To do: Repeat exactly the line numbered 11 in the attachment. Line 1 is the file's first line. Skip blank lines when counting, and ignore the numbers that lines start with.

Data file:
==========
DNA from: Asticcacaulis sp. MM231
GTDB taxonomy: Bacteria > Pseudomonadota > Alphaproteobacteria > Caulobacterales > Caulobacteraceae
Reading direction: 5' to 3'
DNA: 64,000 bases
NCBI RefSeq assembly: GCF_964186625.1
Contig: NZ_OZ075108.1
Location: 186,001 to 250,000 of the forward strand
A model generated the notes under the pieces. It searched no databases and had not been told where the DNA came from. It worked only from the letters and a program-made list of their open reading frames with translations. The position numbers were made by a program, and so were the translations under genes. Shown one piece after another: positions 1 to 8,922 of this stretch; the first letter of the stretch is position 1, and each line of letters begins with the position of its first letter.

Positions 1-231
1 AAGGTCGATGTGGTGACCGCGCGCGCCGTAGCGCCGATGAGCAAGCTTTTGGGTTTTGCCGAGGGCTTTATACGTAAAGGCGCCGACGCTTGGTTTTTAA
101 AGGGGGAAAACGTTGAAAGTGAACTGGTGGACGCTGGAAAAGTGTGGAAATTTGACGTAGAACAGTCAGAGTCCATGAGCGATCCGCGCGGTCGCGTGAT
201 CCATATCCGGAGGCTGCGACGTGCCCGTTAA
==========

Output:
101 AGGGGGAAAACGTTGAAAGTGAACTGGTGGACGCTGGAAAAGTGTGGAAATTTGACGTAGAACAGTCAGAGTCCATGAGCGATCCGCGCGGTCGCGTGAT